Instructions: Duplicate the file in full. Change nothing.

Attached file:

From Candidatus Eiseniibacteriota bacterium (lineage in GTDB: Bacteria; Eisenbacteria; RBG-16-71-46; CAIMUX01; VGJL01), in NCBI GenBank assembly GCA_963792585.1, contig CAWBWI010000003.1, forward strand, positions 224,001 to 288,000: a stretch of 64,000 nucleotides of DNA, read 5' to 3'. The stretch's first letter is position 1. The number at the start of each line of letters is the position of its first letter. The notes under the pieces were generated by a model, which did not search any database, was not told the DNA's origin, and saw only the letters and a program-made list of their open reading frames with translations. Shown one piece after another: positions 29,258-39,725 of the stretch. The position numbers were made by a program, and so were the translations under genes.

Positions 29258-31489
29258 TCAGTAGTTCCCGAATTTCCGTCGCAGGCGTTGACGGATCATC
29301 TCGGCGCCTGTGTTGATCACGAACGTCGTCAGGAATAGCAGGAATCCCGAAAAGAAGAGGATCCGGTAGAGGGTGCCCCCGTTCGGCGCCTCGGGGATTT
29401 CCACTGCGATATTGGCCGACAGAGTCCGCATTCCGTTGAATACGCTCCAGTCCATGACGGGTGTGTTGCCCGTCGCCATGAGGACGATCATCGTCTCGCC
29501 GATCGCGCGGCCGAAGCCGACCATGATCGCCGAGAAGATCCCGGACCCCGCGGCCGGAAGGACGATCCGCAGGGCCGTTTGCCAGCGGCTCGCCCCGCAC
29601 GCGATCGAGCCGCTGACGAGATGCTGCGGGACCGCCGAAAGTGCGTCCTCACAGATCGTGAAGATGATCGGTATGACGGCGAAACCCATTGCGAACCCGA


From Candidatus Eiseniibacteriota bacterium (lineage in GTDB: Bacteria; Eisenbacteria; RBG-16-71-46; CAIMUX01; VGJL01), in NCBI GenBank assembly GCA_963792585.1, contig CAWBWI010000003.1, forward strand, positions 224,001 to 288,000: a stretch of 64,000 nucleotides of DNA, read 5' to 3'. The stretch's first letter is position 1. The number at the start of each line of letters is the position of its first letter. The notes under the pieces were generated by a model, which did not search any database, was not told the DNA's origin, and saw only the letters and a program-made list of their open reading frames with translations. Shown one piece after another: positions 29,258-39,725 of the stretch. The position numbers were made by a program, and so were the translations under genes.

Positions 29258-31489
29258 TCAGTAGTTCCCGAATTTCCGTCGCAGGCGTTGACGGATCATC
29301 TCGGCGCCTGTGTTGATCACGAACGTCGTCAGGAATAGCAGGAATCCCGAAAAGAAGAGGATCCGGTAGAGGGTGCCCCCGTTCGGCGCCTCGGGGATTT
29401 CCACTGCGATATTGGCCGACAGAGTCCGCATTCCGTTGAATACGCTCCAGTCCATGACGGGTGTGTTGCCCGTCGCCATGAGGACGATCATCGTCTCGCC
29501 GATCGCGCGGCCGAAGCCGACCATGATCGCCGAGAAGATCCCGGACCCCGCGGCCGGAAGGACGATCCGCAGGGCCGTTTGCCAGCGGCTCGCCCCGCAC
29601 GCGATCGAGCCGCTGACGAGATGCTGCGGGACCGCCGAAAGTGCGTCCTCACAGATCGTGAAGATGATCGGTATGACGGCGAAACCCATTGCGAACCCGA